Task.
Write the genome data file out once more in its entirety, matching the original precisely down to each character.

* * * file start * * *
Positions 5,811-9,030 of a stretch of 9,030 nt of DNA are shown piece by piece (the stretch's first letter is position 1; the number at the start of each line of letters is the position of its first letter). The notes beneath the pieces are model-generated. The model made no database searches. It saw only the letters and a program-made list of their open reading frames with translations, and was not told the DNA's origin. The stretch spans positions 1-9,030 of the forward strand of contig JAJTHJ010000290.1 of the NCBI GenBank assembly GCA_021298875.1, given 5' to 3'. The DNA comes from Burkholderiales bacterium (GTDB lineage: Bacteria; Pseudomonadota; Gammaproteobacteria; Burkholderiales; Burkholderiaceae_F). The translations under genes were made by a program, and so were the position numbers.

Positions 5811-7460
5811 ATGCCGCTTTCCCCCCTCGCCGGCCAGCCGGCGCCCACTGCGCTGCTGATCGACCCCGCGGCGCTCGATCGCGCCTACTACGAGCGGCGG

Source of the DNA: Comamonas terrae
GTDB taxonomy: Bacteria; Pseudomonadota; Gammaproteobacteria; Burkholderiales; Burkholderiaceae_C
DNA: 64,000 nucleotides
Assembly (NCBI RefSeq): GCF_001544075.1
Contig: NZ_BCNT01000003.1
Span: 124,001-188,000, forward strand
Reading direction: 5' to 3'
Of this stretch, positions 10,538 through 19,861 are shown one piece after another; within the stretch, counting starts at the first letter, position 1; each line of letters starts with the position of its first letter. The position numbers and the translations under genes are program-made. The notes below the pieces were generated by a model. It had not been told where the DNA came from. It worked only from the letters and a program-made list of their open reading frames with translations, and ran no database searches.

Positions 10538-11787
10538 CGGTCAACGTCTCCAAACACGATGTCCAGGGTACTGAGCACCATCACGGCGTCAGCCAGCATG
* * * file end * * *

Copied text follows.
Positions 5,811-9,030 of a stretch of 9,030 nt of DNA are shown piece by piece (the stretch's first letter is position 1; the number at the start of each line of letters is the position of its first letter). The notes beneath the pieces are model-generated. The model made no database searches. It saw only the letters and a program-made list of their open reading frames with translations, and was not told the DNA's origin. The stretch spans positions 1-9,030 of the forward strand of contig JAJTHJ010000290.1 of the NCBI GenBank assembly GCA_021298875.1, given 5' to 3'. The DNA comes from Burkholderiales bacterium (GTDB lineage: Bacteria; Pseudomonadota; Gammaproteobacteria; Burkholderiales; Burkholderiaceae_F). The translations under genes were made by a program, and so were the position numbers.

Positions 5811-7460
5811 ATGCCGCTTTCCCCCCTCGCCGGCCAGCCGGCGCCCACTGCGCTGCTGATCGACCCCGCGGCGCTCGATCGCGCCTACTACGAGCGGCGG

Source of the DNA: Comamonas terrae
GTDB taxonomy: Bacteria; Pseudomonadota; Gammaproteobacteria; Burkholderiales; Burkholderiaceae_C
DNA: 64,000 nucleotides
Assembly (NCBI RefSeq): GCF_001544075.1
Contig: NZ_BCNT01000003.1
Span: 124,001-188,000, forward strand
Reading direction: 5' to 3'
Of this stretch, positions 10,538 through 19,861 are shown one piece after another; within the stretch, counting starts at the first letter, position 1; each line of letters starts with the position of its first letter. The position numbers and the translations under genes are program-made. The notes below the pieces were generated by a model. It had not been told where the DNA came from. It worked only from the letters and a program-made list of their open reading frames with translations, and ran no database searches.

Positions 10538-11787
10538 CGGTCAACGTCTCCAAACACGATGTCCAGGGTACTGAGCACCATCACGGCGTCAGCCAGCATG